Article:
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Last Updated

11 Dec 2002

Source: Los Angeles Times, May 16, 2002.


Mailroom Meltdown at Library of Congress

Security: As the Postal Service uses irradiation to combat possible anthrax, photos and videos are arriving burned or ruined.


WASHINGTON -- At the Library of Congress, the fight against terrorism has left a bit of a mess.

Lyrics and tunes submitted for copyright protection by a musician in Texas dreaming of a big hit are melted into a jellyfish-like mass, their Spanish words quieted by damage.

Photographs of potentially historic value are fused onto cover sheets where the caption ink has melted off, making them impossible to decipher or preserve. A videotape of an oral history interview conducted for a special project to capture the memories of war veterans is not playable.

The culprit? Irradiation, the kind postal authorities have been using for mail sent to certain Capitol Hill ZIP Codes since anthrax sent through the mail -- including to two U.S. senators--killed five people last fall.

The process of zapping the mail is so intense -- postal officials originally used an irradiation level 25 times greater than that used to kill bacteria on beef -- that letters routinely arrive yellowed, crinkled and sometimes burned beyond recognition. Even though the thermostat has since been turned down to a mere 10 times the normal zap, the mail is being cooked at temperatures as great as 170 degrees, and damage is noticeable.

"The letters look like they're about 125 years old," said Jeff Guide, a top administrator at the Library of Congress. "If there was cellophane on the envelope, it's disappeared, melted away."

Few are crying over burned, wrinkled mail in government offices. Most letters or invoices are legible, and the truth is that many constituents and vendors, mindful of the anthrax scare, have switched to e-mail and faxes.

But much of the material sent to the Library of Congress -- irradiated because the building is connected by tunnel to the House and Senate ventilation systems -- is destined for the collections or is submitted for a copyright. Officials are gearing up to contact those who sent in now-damaged material in the hope that they have copies.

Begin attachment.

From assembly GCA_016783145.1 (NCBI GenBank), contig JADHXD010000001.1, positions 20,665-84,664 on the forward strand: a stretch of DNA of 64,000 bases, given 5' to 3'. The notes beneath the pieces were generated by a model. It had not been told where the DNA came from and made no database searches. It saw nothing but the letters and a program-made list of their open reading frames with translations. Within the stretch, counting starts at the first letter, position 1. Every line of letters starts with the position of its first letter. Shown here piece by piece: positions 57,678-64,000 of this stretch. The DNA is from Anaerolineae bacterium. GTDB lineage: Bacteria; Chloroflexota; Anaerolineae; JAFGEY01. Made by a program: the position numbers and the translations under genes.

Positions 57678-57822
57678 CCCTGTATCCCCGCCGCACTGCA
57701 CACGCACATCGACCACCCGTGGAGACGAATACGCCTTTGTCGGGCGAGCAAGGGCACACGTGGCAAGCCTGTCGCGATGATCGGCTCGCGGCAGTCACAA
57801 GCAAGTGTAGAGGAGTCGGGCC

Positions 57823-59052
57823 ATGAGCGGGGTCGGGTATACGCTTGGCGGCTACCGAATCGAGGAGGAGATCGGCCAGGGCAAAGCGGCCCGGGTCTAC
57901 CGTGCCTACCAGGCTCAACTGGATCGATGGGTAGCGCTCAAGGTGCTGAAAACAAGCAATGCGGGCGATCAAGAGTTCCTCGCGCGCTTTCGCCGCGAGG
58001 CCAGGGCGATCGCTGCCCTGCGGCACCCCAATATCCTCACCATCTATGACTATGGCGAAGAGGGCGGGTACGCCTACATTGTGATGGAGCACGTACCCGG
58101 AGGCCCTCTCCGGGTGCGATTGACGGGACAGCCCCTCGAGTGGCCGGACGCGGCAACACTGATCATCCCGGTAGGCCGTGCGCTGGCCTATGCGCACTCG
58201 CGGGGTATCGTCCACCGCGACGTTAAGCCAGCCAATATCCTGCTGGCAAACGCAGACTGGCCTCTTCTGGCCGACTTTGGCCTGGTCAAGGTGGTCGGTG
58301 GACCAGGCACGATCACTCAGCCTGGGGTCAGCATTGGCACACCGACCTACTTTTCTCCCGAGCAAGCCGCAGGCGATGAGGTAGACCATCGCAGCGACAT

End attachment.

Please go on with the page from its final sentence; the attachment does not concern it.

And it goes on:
Postal authorities, who did not return calls to discuss the problems at the library, now reportedly are X-raying packages, as they do for anything sent with Federal Express or UPS, rather than irradiating them, which they are continuing for letters. "We're back on track now," said Peggy Bulger, director of the Library's American Folk Life Center. "But there was a brief period when I don't think anybody knew irradiation was quite as caustic as it was."

The library still is in the early stages of assessing damage, in part because of lengthy delays in processing the irradiated mail, which is trucked to Bridgeport, N.J., for irradiation, then aired out back in Washington.

Guide, the library's point man for the postal problems, estimates that 3 million pieces of mail are missing. Mail bins in 12 tractor-trailers, some dating to November and December, have yet to be delivered and examined, he said.

Librarians face a daunting task of sorting through the mail -- a normal day brings 22,000 items -- and then contacting publishers, authors, musicians, filmmakers and donors to seek duplicates of what is mangled, melted or missing.

"We do not have a lot of volume yet, but my staff is now trained to assess damage," said Nancy Davenport, director of acquisitions for the library.

Even if items survive the irradiation process intact, Davenport and her staff are marking them as irradiated -- for history's sake.

"The journals and serials that have yellowed and embrittled look as if you left the Sunday newspaper in the sun," she said. "The moisture is sucked out. We are marking each item in case we ever discover a way to re-humidify them later."

The Copyright Office, which in its 132-year history has issued copyrights for everything from Mark Twain novels to the Ken and Barbie dolls, has asked Congress for an emergency bridge appropriation of $7.5 million to make up for the shortfall in $30 registration fees paid by those who are seeking copyright protection for their works.

Robert Dizard, who directs the Copyright Office, said the library did not want to furlough any employees while it waits for the mail. And Davenport reports that her costs of acquiring items for the collection -- for which the library pays postage -- have risen dramatically, given the increased use of FedEx and other services.

But the greater costs could be in lost materials.

Ellen McCulloch-Lovell, who directs the American Folk Life Center project to record the memories of veterans of World War I, World War II, and the Korean, Vietnam and Persian Gulf wars, says only one videotape has so far shown up in unusable condition.

"It's a great relief," she said. "Of all the things we've gotten, only a few were crisp, and only one videotape was affected. We're not alarmed."

But in an irony lost on no one, irradiation affected another project launched by the Folk Life Center: recording and assembling Americans' reactions to the terrorist attacks of Sept. 11.

Students at Michigan State University sent in six computer discs of photographs recording memorials they witnessed and 10 taped interviews they conducted in East Lansing. The photo discs have been replaced, but eight of the nine students neglected to make copies of their interviews, leaving the melted mess part of the library's database of the country's encounter with terrorism.